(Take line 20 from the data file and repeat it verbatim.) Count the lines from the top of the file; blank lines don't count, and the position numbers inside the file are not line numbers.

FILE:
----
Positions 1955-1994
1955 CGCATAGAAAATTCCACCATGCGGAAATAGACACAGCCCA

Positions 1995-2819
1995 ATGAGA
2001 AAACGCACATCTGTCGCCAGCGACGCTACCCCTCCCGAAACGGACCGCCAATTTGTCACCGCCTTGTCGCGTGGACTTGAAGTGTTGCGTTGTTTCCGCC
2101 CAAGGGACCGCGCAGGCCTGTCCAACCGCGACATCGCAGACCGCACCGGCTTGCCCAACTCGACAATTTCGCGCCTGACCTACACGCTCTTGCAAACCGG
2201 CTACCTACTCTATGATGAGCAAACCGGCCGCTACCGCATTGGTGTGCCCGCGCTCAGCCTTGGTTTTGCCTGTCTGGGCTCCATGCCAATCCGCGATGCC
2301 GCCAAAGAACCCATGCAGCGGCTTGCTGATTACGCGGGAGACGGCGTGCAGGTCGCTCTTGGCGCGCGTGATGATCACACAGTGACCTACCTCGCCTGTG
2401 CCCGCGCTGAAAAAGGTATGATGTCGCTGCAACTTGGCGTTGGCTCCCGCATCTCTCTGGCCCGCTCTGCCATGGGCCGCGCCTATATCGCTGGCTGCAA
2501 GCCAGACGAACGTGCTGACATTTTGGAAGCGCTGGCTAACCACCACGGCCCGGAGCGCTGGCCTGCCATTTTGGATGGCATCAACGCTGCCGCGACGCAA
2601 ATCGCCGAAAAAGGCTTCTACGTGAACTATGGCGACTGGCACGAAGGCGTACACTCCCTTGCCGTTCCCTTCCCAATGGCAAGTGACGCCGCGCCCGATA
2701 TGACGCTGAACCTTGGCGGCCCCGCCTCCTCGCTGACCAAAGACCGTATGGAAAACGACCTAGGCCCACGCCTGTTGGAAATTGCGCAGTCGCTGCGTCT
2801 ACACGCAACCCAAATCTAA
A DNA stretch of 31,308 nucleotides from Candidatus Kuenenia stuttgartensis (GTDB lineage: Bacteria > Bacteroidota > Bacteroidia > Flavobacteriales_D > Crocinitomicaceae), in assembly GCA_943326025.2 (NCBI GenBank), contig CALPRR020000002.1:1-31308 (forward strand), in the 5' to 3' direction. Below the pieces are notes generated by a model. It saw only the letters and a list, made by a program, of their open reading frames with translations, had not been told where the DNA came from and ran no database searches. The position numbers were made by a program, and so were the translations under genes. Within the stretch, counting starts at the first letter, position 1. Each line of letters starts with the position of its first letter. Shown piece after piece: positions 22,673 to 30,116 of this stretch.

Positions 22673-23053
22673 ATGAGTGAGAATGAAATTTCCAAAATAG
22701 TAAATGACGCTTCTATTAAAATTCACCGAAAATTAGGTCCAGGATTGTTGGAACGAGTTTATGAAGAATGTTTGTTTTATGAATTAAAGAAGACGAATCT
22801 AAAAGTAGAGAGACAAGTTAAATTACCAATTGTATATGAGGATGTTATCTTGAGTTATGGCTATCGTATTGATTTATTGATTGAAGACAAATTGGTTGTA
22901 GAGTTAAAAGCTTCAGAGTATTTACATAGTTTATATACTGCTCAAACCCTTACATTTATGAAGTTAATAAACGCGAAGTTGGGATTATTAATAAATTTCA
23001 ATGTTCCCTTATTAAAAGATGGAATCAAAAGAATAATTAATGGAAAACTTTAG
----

23001 ATGTTCCCTTATTAAAAGATGGAATCAAAAGAATAATTAATGGAAAACTTTAG